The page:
If you are thinking about a gaming laptop, but are tired of the compromises that come with normal “laptop” parts, then a Desktop Replacement laptop might be a better fit for you. Eurocom’s Sky X7C, based on the Clevo P775TM1-G chassis, offers more performance than most desktops, but still lets you carry it with you. As is typical of the boutique PC makers, there’s plenty of customization available to slot into your budget, and plenty of performance on tap as well, with insane specifications for a mobile computer.

Starting with the processor, and as we’ve seen in previous Clevo DTR based devices, the entire idea of a laptop class CPU is thrown out the window. Rather than have a soldered-in TDP-limited processor, the Eurocom Sky X7C features socketed desktop class Intel CPUs, from the Core i5-8400 all the way up to what’s powering our review unit: the Core i9-9900K. And, if you really love performance and overclocking, Eurocom will delid your processor and apply one of several thermal compounds, depending on what you prefer.

On the GPU side, Eurocom uses MXM3 cards with a variety of choices. Those on a budget can opt for the NVIDIA GTX 1060, and the GTX 1070 and 1080 are available as well. RTX enthusiasts can choose among the RTX 2060, 2070, or 2080, and if you’d prefer a workstation class card, there are also Pascal based versions of Quadro available to choose up to the P5000.

The 17.3-inch display also features plenty of choices, from a 1920x1080 panel with a 60 Hz IPS, 120 Hz TN, or the excellent 144 Hz IPS with G-Sync. If you’d like a bit higher resolution, Eurocom also offers the 2560x1440 TN 120 Hz display, which is what we have in our review unit, or you can opt for a 3840x2160 60 Hz IPS choice as well.

As a DTR, there are an almost infinite number of choices for storage and RAM, with Eurocom offering up to 64 GB of RAM, with various timings depending on your preferences and budget, and an insane amount of storage, with two NVMe drives up to 2 TB each if you opt for the Samsung 970 EVO, and two more 2.5-inch drive slots which can be outfitted with a mind-boggling 8 TB SSD each, meaning this notebook can be outfitted with a total of 4 TB of NVMe storage plus an additional 16 TB of SATA SSD storage.

Eurocom Sky X7C / Clevo P775TM1-G
  As Tested: i9-9900K, 32GB (2x16) DDR4-3000
RTX 2080, 2x500GB NVMe, 120Hz QHD, $4205 USD
CPU Intel Core i5-9500K, 6C/6T, 3.7-4.6 GHz, 9MB Cache, 95W TDP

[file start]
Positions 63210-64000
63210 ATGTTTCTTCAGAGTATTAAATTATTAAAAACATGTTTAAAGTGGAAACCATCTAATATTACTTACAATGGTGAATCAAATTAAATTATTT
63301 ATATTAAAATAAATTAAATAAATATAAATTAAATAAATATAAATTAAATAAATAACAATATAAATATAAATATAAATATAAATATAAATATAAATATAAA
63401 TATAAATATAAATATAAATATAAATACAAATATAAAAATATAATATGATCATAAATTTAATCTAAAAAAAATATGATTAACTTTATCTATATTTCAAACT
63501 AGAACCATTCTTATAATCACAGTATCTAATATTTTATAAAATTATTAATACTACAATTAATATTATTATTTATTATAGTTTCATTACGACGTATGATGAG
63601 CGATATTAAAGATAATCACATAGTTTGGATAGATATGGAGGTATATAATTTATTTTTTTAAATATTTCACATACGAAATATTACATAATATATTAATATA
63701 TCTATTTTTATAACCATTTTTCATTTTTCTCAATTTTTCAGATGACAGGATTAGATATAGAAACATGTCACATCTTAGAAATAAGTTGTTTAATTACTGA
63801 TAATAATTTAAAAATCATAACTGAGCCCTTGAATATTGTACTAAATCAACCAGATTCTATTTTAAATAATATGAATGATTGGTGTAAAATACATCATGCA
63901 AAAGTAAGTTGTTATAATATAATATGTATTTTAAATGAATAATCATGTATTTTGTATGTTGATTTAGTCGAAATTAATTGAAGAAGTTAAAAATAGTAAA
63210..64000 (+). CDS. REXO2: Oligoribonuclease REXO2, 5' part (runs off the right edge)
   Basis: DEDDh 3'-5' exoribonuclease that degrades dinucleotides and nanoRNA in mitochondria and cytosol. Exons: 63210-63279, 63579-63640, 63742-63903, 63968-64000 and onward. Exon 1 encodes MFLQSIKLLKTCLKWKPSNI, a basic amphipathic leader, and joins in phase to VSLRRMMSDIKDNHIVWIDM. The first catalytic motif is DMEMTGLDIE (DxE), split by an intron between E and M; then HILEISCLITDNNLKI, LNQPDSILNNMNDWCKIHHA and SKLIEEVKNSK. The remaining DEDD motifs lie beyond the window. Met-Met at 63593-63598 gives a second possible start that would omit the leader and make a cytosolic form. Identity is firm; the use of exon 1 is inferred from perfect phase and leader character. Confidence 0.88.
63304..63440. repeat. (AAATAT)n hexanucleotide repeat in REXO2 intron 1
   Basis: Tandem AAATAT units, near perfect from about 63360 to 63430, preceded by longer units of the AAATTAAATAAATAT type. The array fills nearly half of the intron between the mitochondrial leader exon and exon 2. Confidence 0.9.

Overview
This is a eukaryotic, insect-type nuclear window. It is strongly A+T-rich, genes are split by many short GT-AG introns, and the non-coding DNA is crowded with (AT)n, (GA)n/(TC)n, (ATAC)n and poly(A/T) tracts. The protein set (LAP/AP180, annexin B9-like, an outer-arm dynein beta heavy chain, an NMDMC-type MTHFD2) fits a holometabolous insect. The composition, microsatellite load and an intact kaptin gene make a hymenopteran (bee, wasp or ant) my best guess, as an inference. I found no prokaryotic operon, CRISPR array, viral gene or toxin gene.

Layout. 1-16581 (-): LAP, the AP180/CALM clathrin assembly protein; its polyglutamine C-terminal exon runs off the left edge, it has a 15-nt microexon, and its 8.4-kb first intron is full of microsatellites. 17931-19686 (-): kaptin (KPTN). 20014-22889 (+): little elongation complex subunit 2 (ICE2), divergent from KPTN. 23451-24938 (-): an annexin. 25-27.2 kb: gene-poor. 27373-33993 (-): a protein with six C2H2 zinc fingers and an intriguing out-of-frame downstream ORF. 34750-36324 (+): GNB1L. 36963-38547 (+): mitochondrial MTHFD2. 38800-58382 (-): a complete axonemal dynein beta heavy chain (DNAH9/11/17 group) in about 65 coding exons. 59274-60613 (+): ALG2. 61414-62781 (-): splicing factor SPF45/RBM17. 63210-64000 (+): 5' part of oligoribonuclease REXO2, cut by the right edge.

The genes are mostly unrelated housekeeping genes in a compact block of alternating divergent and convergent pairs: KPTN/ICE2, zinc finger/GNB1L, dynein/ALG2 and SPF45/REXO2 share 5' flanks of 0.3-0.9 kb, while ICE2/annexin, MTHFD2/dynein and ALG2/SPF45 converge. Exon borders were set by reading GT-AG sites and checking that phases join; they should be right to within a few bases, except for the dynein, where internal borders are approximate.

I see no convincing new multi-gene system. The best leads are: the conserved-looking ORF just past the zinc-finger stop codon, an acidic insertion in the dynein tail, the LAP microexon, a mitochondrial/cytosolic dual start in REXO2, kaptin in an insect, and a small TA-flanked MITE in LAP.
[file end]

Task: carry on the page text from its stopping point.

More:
Intel Core i7-9700K, 8C/8T, 3.6-4.9 GHz, 12MB Cache, 95W TDP

Intel Core i9-9900K, 8C/16T, 3.6-5.0 GHz, 16MB Cache, 95W TDP

8th Gen Core available upon request
GPU NVIDIA RTX 2060 6GB, 1920 CUDA Cores 80W TDP

NVIDIA RTX 2070 8GB, 2304 CUDA Cores 115W TDP

NVIDIA RTX 2080 8GB, 2994 CUDA Cores 150W TDP

NVIDIA GTX and Quadro available upon request
Memory 4 SODIMM Slots, 64 GB Max, up to 3000 MHz
Display Choices 17.3" 1920x1080 IPS 60Hz
1920x1080 TN 120Hz
1920x1080 IPS 144Hz
2560x1440 TN 120Hz
3840x2160 IPS 60 Hz
All displays matte, G-SYNC Optional on some panels
Storage 2 x 9.5mm 2.5” SATA
2 x m.2 Slot (SATA or 4xPCIE)
I/O 1 x USB-C Thunderbolt 3
2 x mini DP 1.3
1 x HDMI 2.0
3 x USB 3.0
1 x USB 3.0 Powered
Audio Input
Dimensions 418 x 295 x 39.9 mm
16.72 x 11.81 x 1.6 inches
Weight 3.9 kg / 8.58 lb
Battery 80 Wh, 330W / 780W AC Adapter
Wireless Intel Dual Band Wireless-AC9260
2x2:2 with Bluetooth 4.1
Killer Wireless-AC 1535
2x2:2 with Bluetooth 4.1
Killer Gigabit Ethernet
Price $2200 - $5000+

The choices continue with wireless offerings from both Intel with the Wireless-AC 9260, or Killer with the 9260 based Killer Wireless-AC 1535. If you’d prefer a wired connection, the Killer E2500 Gigabit Ethernet adapter comes standard, and if you want to connect anything else, there’s Thunderbolt 3 via a USB Type-C connector, an additional USB Type-C with power delivery, four additional USB Type-A ports, two DisplayPort outputs, and an HDMI 2.0 output.

Did I even mention yet you can choose either a 330-Watt AC Adapter, or the bonkers 780-Watt model? The latter enormous power adapter is actually a small form factor desktop PSU, complete with an integrated backlit LCD to let you know all of the statistics, including voltage and current power output.

We’ve tested Clevo devices before, but Eurocom’s rebadged Sky X7C offers perhaps the most customization I have ever seen in a gaming laptop. And although you can certainly spec out the X7C into insane levels of cost, in a normal configuration it can still come in at hundreds of dollars less expensive than one of the bigger gaming brands. Let’s see how it holds up against the competition.

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  • p1esk - Monday, August 5, 2019 - link

    I love the option of 1440p at 120Hz! Hope to see it in normal laptops (perhaps new MBPs can lead the way to improved refresh rates?)
  • HollyDOL - Monday, August 5, 2019 - link

    Since the article title talks about 'true desktop replacement', could we get price and performance comparison to desktop with "same" parts? ie. DDR4-3000 + 9900K + RTX 2080...
  • Brett Howse - Monday, August 5, 2019 - link